Some translations are a bit buggy still (and I swear I’ve seen some Chinese characters in an option screen once), but I’m really surprised, especially for a F2P. It’s not a WoW clone like many people say, though, that’s only superficial. So if you expect a WoW clone when you get into the game, you might be disappointed.

  2. When I started working on Meridian 59, a bit over a year after launch, the game had already become a really complicated. Four different development teams had been working on the old girl by that point, and they had all left their impressions on the game. The game was also doing things it was never originally designed to do. Keep in mind that this is a game where a shard runs on a single machine, so we’re not talking about any black arts of distributed computing yet, either. Just cruft built on cruft through many different hands.

    It is four years later and the gods only know how many hands have passed over the code by now, so it’s starting to show it’s age, I’m sure. Every time there’s significant downtime, I tell my friends that, “Somewhere, a programmer is crying.” I know that from personal experience, because I was that crying programmer for several years when it came to M59.

    This isn’t to say that some squirrelly business decisions haven’t been made. After bragging about making a cool billion on the game, you’d think that they could dedicate some effort to shoring up the leads in the dike. M59 doesn’t run perfectly even now, but our tiny team making below minimum wage was able to get the game running fairly stable, to the point it runs with only one person making sure the servers don’t catch on fire. (I take no responsibility for the community, though. :P)

    Some thoughts from a developer.

  3. 1) Totally agree. And, apparently, it’s been going on long enough that Blizzard should have done something about it. I haven’t done my due diligence, any word on the official forums about it? Are people complaining?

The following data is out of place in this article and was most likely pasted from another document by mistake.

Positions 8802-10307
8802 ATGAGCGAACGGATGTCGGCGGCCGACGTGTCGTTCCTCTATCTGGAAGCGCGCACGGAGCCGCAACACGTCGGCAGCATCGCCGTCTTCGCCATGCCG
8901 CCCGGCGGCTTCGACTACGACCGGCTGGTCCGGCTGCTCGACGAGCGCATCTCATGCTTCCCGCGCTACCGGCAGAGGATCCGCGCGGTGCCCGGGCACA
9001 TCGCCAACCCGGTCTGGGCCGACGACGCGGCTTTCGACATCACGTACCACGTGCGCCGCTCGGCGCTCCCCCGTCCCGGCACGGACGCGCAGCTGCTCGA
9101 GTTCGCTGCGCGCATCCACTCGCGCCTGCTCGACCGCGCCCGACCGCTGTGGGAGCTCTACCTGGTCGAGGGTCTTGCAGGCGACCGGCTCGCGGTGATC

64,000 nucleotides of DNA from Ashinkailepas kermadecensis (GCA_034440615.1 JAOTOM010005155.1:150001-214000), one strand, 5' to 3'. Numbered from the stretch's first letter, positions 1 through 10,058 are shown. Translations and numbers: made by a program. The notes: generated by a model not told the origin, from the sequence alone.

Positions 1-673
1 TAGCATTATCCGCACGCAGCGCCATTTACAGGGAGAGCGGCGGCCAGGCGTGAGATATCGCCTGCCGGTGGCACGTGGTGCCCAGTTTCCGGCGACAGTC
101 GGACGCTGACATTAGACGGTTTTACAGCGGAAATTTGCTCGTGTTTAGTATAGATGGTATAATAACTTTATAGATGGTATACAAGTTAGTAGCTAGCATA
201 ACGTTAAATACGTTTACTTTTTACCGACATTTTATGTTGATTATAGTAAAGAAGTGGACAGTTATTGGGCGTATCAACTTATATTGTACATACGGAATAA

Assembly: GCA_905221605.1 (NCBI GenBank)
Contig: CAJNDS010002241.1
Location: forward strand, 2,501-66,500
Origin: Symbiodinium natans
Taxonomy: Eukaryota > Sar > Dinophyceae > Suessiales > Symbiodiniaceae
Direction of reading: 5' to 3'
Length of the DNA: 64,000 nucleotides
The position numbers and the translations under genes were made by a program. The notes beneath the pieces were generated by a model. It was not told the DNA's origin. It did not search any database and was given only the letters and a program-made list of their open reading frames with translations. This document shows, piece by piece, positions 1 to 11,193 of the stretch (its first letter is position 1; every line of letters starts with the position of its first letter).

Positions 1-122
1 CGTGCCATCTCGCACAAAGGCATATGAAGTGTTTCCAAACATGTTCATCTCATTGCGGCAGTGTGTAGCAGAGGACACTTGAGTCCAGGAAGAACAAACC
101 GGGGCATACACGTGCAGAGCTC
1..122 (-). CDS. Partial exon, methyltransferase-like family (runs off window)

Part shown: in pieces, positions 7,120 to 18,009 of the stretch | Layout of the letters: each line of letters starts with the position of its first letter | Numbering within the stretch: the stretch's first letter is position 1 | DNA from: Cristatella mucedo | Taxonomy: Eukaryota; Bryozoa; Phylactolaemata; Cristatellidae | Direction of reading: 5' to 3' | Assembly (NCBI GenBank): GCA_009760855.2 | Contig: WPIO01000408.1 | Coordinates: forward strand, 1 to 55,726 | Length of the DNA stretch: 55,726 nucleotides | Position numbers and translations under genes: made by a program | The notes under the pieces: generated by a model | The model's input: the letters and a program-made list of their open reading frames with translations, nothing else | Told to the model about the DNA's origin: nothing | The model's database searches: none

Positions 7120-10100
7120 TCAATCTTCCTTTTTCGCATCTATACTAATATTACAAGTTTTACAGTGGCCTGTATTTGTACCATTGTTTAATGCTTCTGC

2) I’ve been logging in almost daily over the last week, and haven’t noticed the rolling restart messages. Back in the winter when I did see them, though, it was mostly in the early mornings. Of course, that’s when I was actually playing, and not really logging in during prime times… Plus, I don’t pay super-close attention to those messages on the sidebar when logging in. Perhaps I should

    Though, I’m not sure that “polish” is the word I’d use to describe the situation… As I’ve been going through Northrend content, I’ve found it to be more polished than almost anything in Burning Crusade. Though, I suppose we may be talking about different things, but other than the instance server thing, WotLK doesn’t give me the impression of a world that’s pretty on the surface, but breaking down behind the scenes…

  4. I’m an IT Specialist, and we have regular restarts of the servers in our farm usually once a month. Why? Patching. You can have the most stable bit of code in the world – we only run read only websites for the most part – but if you anti-virus and operating system patching needs to be done that tends to need a restart of the server like it or not. You also have to do semi-regular disaster recovery tests on bigger server farms if you’re doing things properly, so any of these things can be attributed to why the servers are sometimes down.

    HOWEVER – with that much money you can have mirrored servers for every realm meaning that you can restart things without EVER having to take users offline. You can also afford to stick another 10-12 blades (yeah I work for IBM) into the rack to allow more instances at the cost of a drop in the ocean compared to what Blizzard raked in in the last few days let alone months.

    So yeah – if money was na issue then you do still need to restart things from time to time. When money isn’t (which it shouldn’t be in this case) then there’s just no excuse.

    @Psychochild – I’ve also been that crying developer more times than I can tell you (though not in the gaming world) – its made worse as well when the customer has your mobile number and can shout at you!